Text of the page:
public class TestMySource {
	public static void main(String args[]) 
			throws java.io.IOException{
		char ch;
		for (;;) {
			
			System.out.print("Please insert a char: ");
			ch = (char) System.in.read();
			if (ch == '.') {
				break;
			}
		}
	}
}

output: Please insert a char: Please insert a char: Please insert a char: a
Please insert a char: Please insert a char: Please insert a char: s
I can't explain why print "Please insert a char:" 3 times and then i can insert a char?

use Scanner Reader.... as String and Get char at index 0

import java.util.Scanner;

public class TestMySource {
	public static void main(String args[]) 
			throws java.io.IOException{
            Scanner sc = new Scanner(System.in);
                String s;
		char ch;
                for(;;)
                {	
			System.out.print("Please insert a char: ");
			s = sc.next();
                        ch= s.charAt(0);
                        if(ch=='.'){
                            break;
                        }
		}
	}
}

Edited 5 Years Ago by Vaspar: n/a

In your original code insert a print statement immediately after line 88 (in.read) to print the value of ch. Then you will be able to see exactly what's happening.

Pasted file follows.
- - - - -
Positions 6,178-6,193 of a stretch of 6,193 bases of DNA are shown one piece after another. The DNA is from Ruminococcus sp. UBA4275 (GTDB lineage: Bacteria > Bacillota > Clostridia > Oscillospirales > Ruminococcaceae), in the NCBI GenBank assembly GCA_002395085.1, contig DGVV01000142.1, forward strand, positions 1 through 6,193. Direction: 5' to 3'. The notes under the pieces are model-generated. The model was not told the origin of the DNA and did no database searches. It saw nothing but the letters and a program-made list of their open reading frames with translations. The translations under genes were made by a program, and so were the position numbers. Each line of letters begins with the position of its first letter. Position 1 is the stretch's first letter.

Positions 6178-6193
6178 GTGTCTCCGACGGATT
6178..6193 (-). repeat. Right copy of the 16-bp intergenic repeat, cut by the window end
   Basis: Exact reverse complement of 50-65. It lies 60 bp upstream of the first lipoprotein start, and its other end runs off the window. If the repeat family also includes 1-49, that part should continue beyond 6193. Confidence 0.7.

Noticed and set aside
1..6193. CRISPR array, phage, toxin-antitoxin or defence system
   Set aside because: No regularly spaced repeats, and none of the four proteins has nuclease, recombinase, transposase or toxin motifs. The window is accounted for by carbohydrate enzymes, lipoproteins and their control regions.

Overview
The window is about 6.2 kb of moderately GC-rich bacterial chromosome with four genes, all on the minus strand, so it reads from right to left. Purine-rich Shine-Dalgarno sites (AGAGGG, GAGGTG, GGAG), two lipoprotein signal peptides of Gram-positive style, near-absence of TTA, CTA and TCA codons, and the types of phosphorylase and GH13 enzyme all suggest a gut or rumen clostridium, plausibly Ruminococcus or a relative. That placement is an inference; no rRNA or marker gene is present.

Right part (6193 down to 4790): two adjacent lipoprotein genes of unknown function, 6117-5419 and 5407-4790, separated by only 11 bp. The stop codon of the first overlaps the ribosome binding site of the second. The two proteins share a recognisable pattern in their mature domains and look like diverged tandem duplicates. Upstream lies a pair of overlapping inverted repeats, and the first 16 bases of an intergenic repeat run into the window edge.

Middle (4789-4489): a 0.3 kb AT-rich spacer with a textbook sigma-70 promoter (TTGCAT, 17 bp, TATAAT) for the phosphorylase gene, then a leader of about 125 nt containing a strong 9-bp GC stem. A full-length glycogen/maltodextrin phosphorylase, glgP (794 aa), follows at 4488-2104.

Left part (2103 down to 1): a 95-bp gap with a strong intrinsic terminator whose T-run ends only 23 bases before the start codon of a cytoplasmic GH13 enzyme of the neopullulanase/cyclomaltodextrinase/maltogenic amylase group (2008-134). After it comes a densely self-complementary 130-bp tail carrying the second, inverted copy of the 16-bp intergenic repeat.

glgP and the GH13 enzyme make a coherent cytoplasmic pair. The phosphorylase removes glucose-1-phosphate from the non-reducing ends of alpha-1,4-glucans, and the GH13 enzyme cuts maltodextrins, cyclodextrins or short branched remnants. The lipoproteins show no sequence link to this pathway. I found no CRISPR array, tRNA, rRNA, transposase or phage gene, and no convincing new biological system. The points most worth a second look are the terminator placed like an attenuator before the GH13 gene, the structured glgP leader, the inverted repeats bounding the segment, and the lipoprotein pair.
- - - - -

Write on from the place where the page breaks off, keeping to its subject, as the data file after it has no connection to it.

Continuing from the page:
you don't actually need anything in your for statement. It will result in an infinite loop though, unless you use a break statement, like the OP used.

Your for (;;) statement is just fine. It works just like while (true) .

To answer your original question: You get so many prompts because 'System.in' does not and cannot give you character-by-character input. It can only read a line at a time. It's getting input a line at a time, but you are printing a prompt for each and every character in the line.

Edited 5 Years Ago by JeffGrigg: n/a

I didn't realize that

for (;;)

would work.
Still... I think that it's poor programming practice.

Edited 5 Years Ago by hfx642: n/a

@hfx642: As defined in the language (to be just like C/C++) for (;;) works exactly like while (true) . A fairly large number of people in the field seem to think that this is good, and they do use it. I've always thought of it as kind of pointless, odd, and misleading. I think that for (;true;) would make more sense. And because it's essentially while (true) , I always use that instead. And I typically refactor one into the other.

to each his own

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